awk -F'\t' '{$2 = gensub( /[[:space:]]/, "\t", "g", $2 );
             $3 = gensub( /[[:space:]]/, "\t", "g", $3 )}
             {OFS="\t";print}' file.txt

Is there a simple way to solve this issue using awk?

UPDATE

Some have requested a sample representing the state just prior to my space tab conversion. The following represents a sample near where the previous sample is in the document. Looks about the same ...except one [below] is spaced, the other [above] tabbed. Note the way pdftotext deals with column 2 in the different samples below ...sometimes splitting, sometimes making a single column.

Sample 1:

    72   5.2 3.0 MG       EN   RP     Ramona and Her Father                     Cleary, Beverly              ORD0630871
are orphans
   491   4.8 4.0 MG       EN   RP     Ramona and Her Mother                     Cleary, Beverly              ORD0785414
are also orphans
   186   4.8 4.0 MG       EN   RP     Ramona Forever                            Cleary, Beverly              ORD0630871
forever the orphan

Sample 2:

  79871    5.7   0.5   MG   EN    SQ        TFK World Report 03-18-2005         Time for Kids Editors,       ORD1915643
  79872    5.8   0.5   MG   EN    SQ        TFK World Report 04-01-2005         Time for Kids Editors,       ORD1915643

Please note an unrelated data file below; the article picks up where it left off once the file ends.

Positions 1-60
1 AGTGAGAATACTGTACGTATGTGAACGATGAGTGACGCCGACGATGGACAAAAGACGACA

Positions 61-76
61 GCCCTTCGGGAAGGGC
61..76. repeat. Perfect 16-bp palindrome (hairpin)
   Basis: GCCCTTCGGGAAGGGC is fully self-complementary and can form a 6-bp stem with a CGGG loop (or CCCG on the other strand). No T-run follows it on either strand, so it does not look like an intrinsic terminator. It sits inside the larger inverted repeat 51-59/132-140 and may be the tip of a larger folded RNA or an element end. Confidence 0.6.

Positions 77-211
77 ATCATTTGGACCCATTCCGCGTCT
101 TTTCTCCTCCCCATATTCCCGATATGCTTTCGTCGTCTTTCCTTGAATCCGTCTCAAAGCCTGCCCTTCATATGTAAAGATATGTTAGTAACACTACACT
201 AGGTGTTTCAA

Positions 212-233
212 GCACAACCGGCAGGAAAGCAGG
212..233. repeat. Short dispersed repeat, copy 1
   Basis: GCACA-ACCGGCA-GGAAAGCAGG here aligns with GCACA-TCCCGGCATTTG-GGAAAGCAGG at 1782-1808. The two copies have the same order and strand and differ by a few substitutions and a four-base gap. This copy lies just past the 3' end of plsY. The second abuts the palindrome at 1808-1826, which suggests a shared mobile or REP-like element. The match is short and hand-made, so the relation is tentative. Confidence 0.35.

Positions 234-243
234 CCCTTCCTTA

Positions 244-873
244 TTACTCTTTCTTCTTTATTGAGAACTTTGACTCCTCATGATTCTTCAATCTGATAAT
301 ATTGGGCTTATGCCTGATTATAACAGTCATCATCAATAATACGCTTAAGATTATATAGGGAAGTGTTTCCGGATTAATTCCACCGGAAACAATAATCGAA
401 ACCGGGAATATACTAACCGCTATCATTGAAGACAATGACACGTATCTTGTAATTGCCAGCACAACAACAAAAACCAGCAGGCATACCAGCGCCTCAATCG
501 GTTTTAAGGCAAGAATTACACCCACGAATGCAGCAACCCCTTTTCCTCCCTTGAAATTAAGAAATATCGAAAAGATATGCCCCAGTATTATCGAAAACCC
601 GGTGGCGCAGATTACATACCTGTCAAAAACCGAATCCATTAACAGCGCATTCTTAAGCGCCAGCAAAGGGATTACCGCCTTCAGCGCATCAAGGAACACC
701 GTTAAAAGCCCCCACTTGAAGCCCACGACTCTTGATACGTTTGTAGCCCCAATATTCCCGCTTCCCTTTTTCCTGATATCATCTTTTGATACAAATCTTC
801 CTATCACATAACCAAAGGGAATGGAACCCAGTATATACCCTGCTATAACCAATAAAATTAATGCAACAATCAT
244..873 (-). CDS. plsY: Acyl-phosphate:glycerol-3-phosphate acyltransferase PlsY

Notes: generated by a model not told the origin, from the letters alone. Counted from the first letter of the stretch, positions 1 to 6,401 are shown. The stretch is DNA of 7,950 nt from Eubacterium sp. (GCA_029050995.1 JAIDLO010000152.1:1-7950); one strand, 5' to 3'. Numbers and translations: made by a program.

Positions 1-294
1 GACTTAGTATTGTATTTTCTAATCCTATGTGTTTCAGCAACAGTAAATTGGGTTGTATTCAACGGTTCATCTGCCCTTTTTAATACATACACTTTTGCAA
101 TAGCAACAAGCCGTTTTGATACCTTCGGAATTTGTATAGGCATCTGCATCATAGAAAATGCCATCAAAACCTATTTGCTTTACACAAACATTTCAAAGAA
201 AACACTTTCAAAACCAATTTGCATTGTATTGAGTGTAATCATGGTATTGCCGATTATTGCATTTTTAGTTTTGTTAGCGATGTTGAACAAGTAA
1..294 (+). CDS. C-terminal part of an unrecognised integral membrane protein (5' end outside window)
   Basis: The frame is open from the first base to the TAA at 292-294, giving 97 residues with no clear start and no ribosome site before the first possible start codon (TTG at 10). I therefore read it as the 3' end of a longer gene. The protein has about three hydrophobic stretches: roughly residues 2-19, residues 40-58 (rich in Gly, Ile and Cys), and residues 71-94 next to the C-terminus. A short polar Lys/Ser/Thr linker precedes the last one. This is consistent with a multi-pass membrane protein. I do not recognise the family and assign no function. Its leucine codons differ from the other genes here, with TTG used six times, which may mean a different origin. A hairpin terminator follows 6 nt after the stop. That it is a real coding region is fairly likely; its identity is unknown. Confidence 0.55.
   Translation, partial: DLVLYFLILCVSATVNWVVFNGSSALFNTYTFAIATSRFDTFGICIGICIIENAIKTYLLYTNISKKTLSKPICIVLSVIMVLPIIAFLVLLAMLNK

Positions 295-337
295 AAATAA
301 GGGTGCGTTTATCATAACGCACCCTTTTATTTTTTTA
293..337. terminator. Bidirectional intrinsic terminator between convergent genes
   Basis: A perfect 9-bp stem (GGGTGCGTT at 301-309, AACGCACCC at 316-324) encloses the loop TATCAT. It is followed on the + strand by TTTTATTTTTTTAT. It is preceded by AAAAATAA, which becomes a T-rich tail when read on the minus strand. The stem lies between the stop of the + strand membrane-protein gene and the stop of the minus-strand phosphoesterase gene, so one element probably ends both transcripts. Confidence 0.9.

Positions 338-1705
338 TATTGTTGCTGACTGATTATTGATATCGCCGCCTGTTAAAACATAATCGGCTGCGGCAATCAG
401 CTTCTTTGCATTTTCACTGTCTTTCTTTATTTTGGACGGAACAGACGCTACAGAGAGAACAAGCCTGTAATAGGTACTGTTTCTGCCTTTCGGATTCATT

79873    6.0   0.5   MG   EN    SQ        TFK World Report 04-08-2005         Time for Kids Editors,       ORD1915643

UPDATE 2

Made the following changes to Ed's submission. Thinking it could be simplified, but it works. It has to allow for the orphaned lines.

$1 ~ /^[[:digit:]]+/{
   for (i=1;i<=6;i++)
      printf "%s\t", $i

   n = split($0,tmp,/  +/)

   for (i=2;i>=0;i--)
      printf "%s\t", tmp[n-i]

   print ""
}
$1 ~ /^[^[:digit:]]+/ {print $0}

Maybe this is prettier:

{
        if ($1 ~ /^[[:digit:]]+/) {
                for (i=1;i<=6;i++)
                printf "%s\t", $i

                n = split($0,tmp,/  +/)

                for (i=2;i>=0;i--)
                printf "%s\t", tmp[n-i]

                print ""
        }
        else print $0;
}
share|improve this question
    
If no fields are empty, you could compress tabs the same way you did with spaces. –  Thor Oct 31 '12 at 8:53